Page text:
All drugs for Personal use should be decriminalized
The war on drugs has been one of the most useless financial and moral decisions of our time. Instituted in 1971 by then President Nixon, all it has done is create a huge black market for gangsters and thieves, cost our government hundreds of billions of dollars, filled up our jails, made policing a growth industry and especially in Canada has been a huge burden on our health care system treating HIV, AIDS and all the overdose victims.
Now that we have finally come to our senses and allowed the legalization of marijuana it is time to take a step forward and start to treat drug addicts rather than incarcerate them.
Administration costs for the war on drugs
The latest statistics indicate that 47 per cent of all inmates in our jails are there for drug related offences. Depending on the province, our cost for each inmate is between $118,000 and up to $236,000 per year to keep them in jail. Looking at crime statistics 53 per cent of all crimes are for property theft and 15 per cent are for drug offences. However, most of the property theft occurs in order to get money for drugs. Because of all the drug related crime, we have had to increase our police forces from between 41 and 62 per cent depending on which province you live in. The average cost per crime is about $10,000 and that does not include the costs to arrest a person, bring them through the court system and provide them with a court-appointed lawyer. Between our jails, police and courts, we are spending almost 6 billion dollars annually in our country to fight this stupid war on drugs.
Drug Quality and Quality of Life
As I write this article there have been two news stories, one in Canada, and one in the US about people dying in the street from overdoses of a drug called fentanyl. The criminals in the drug trade very often dilute their product with dangerous materials in order to get more money. Very often this results in illness and or death; a great burden on our hospital system. Opioid related deaths from overdose are up 63 per cent from 2017. This year alone it has accounted so far for 330 deaths in Ontario. If our government allowed every drug addict to have the right to go into their pharmacy every day and get a daily supply of properly manufactured drugs from our finest pharmaceutical companies not only would we save lives but we would put the drug cartels out of business. Every addict would get enough drugs free of charge for that day and then be able to go about their lives, work, have a family and basically live their life in peace. The majority of these costs would be paid by our provincial governments with the money they saved on incarceration, policing and courts.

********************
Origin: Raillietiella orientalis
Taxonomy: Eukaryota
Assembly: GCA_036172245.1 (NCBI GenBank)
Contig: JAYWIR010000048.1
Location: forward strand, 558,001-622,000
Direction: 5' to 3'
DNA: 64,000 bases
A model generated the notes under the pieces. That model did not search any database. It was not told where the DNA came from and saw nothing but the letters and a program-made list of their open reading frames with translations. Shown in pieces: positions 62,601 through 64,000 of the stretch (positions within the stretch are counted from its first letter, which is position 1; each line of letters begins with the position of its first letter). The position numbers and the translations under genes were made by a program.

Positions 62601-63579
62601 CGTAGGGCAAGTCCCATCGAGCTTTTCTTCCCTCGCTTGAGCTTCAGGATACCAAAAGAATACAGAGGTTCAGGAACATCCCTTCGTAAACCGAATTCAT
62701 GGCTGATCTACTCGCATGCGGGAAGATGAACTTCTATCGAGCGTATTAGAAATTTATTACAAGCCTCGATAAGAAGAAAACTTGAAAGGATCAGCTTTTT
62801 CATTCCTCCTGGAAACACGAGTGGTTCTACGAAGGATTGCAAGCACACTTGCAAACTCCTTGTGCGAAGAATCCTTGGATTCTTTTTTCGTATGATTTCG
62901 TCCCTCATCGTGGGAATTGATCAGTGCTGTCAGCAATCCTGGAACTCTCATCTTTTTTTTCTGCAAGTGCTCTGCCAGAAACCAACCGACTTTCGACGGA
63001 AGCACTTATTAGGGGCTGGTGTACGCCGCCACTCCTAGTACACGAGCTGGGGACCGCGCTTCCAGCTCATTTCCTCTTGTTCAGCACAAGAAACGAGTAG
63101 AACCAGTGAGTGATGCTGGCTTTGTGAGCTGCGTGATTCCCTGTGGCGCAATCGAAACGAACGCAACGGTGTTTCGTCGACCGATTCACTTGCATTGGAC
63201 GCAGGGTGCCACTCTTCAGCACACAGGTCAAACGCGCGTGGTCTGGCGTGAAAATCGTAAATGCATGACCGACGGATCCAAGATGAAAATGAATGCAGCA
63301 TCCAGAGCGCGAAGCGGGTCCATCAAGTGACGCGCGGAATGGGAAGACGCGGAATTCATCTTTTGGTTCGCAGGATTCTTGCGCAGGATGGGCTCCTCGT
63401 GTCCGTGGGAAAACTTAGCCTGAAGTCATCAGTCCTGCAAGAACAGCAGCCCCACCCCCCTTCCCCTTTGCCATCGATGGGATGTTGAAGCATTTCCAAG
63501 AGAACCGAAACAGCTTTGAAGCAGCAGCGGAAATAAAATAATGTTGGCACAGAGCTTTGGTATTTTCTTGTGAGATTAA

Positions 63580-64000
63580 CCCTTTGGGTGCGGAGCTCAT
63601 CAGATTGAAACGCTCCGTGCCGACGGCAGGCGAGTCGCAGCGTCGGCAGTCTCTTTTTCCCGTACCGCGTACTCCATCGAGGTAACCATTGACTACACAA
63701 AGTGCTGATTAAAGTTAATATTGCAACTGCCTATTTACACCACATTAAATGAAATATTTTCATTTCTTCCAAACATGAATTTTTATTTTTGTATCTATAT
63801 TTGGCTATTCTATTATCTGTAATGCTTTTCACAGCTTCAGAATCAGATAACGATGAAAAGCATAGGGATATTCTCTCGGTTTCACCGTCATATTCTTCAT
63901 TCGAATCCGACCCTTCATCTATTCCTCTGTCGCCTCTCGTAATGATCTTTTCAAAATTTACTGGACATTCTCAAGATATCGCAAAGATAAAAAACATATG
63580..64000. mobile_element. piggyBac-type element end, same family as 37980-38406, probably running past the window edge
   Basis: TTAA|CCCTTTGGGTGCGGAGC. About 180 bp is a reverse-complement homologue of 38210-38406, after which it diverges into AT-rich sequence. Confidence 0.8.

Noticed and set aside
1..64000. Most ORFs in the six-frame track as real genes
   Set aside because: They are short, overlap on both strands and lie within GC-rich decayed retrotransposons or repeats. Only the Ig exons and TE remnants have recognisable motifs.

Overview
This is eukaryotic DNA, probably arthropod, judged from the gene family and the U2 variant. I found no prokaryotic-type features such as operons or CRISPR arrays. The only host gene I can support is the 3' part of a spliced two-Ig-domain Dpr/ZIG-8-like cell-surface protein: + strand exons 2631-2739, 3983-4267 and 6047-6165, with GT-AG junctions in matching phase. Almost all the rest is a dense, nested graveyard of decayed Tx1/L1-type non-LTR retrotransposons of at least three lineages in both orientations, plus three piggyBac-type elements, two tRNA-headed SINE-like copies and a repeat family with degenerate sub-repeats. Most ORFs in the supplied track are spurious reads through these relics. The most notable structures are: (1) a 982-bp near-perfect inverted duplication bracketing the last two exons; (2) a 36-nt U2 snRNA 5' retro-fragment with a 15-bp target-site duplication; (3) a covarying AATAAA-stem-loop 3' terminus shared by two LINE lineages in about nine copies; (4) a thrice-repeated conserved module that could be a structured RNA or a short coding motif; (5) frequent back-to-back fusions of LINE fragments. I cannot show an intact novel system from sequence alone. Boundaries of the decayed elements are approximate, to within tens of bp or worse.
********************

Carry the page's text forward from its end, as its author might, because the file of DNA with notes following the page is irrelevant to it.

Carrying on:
Once drugs are decriminalized, we would empty out more than half of our jail population. Statistics have shown that we could actually reduce our police force by 75 per cent. Our courts would not be jammed with lawyers, clerks and judges dealing with thousands of drug cases each day. With all the money saved, at least 6 billion dollars, that would easily pay not only for the drugs but for a multitude of drug treatment centres all across the country to help people lose their addictive habits.